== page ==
1. Traffic here is cratering in the run-up to the 4th, guaranteeing that for one of the few months in Ethics Alarms history, June 2017 will have seen significantly less traffic than its previous year’s equivalent. 2017 and 2016 are now in a dead heat.
I have some theories: by this point last year the campaign was heating up, and I was being sufficiently critical of both parties and candidates to make everyone happy. Ethics Alarms also started getting a lot of those paid Hillary shills commenting; I banned more commenters in 2016 by far than any other year. Also because of the campaign, there were an unusual number of posts shared by hundreds and even thousands of readers, as well as a record number of the anomalous posts that double or even triple the daily average. Those, I have found, are completely unpredictable. What I consider important or especially astute essays almost never attract readership; the runaway posts are usually about something relatively trivial.
On the other hand, the blog has many more followers in 2017, more consistently high-quality comments, and, as my life partner continues to remind me with dagger glances, revenue is holding steady…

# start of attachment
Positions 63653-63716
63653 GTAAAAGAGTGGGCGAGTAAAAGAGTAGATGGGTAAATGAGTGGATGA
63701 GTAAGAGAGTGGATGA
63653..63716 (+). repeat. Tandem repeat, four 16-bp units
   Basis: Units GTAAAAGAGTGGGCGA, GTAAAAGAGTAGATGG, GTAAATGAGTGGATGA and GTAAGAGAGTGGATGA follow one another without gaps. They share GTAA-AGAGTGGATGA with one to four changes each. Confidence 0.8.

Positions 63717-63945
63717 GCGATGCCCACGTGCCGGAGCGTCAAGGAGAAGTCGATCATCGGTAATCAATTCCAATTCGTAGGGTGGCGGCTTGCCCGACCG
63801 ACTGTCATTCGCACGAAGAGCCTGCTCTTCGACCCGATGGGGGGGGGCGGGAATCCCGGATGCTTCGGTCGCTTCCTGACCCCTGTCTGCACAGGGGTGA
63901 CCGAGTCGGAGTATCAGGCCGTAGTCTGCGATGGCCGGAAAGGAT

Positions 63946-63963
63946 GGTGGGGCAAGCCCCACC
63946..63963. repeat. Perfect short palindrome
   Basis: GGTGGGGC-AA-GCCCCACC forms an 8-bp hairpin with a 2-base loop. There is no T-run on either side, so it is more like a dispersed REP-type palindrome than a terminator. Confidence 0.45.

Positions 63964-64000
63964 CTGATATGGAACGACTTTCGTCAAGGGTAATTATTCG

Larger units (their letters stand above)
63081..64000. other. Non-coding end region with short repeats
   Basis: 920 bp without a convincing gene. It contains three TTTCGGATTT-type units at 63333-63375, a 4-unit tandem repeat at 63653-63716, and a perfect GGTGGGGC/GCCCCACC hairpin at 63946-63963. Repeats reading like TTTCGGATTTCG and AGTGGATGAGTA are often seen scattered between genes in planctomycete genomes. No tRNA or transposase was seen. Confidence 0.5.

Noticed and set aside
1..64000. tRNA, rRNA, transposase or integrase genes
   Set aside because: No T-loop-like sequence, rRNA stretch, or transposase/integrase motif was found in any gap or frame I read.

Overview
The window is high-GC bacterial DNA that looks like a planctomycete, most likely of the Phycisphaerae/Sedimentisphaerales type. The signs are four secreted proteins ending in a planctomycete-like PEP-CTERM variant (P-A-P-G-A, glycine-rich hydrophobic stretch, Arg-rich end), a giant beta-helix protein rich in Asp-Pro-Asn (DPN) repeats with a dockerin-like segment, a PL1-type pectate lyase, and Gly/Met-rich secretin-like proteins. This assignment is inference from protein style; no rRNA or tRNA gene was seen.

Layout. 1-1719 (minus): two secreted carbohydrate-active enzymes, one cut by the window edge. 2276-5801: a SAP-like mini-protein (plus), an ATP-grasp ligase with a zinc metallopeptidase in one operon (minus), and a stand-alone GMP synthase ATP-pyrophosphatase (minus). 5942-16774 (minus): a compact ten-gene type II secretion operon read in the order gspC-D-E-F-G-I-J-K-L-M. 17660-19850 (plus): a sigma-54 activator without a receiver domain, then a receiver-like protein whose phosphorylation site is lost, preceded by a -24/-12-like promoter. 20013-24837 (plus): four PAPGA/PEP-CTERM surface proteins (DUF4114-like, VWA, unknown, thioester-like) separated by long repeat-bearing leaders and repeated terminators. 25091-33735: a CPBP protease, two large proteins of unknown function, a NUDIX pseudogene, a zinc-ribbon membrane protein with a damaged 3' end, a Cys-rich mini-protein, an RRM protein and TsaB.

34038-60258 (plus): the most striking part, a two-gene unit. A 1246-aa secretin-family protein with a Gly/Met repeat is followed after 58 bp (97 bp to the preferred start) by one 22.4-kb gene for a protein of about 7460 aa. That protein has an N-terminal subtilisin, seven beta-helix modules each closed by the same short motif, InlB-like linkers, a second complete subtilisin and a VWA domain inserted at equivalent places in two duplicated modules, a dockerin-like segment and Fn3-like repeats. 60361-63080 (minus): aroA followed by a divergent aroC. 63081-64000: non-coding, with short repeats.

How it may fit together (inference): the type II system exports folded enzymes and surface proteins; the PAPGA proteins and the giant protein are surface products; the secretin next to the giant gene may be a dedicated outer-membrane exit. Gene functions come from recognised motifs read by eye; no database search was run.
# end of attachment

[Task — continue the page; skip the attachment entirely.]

2. There was another Ethics Hero tale to tell yesterday, though the only one I had time for was the group in Texas that bought a car for a young fast-food worker.
Major League Baseball umpire John Tumpane, assigned to a Pittsburgh Pirate home series, was walking from his hotel to the ball park across the Roberto Clemente Bridge when he saw woman climb over the railing to the outside of the bridge. He decided to approach her, and in response to his queries, she told Tumpane she just wanted to get a better view of the Allegheny River below.
The look on her face and the tone of her voice told Tumpane otherwise, so he grabbed her and refused to obey her demands that she let her go…and jump. Another bystander saw what was going on and joined him, grabbing the woman’s free arm. A third grabbed her legs through the railing as Tumpane implored the gathering crowd to call 911. The three men held on until emergency responders arrived. Continue reading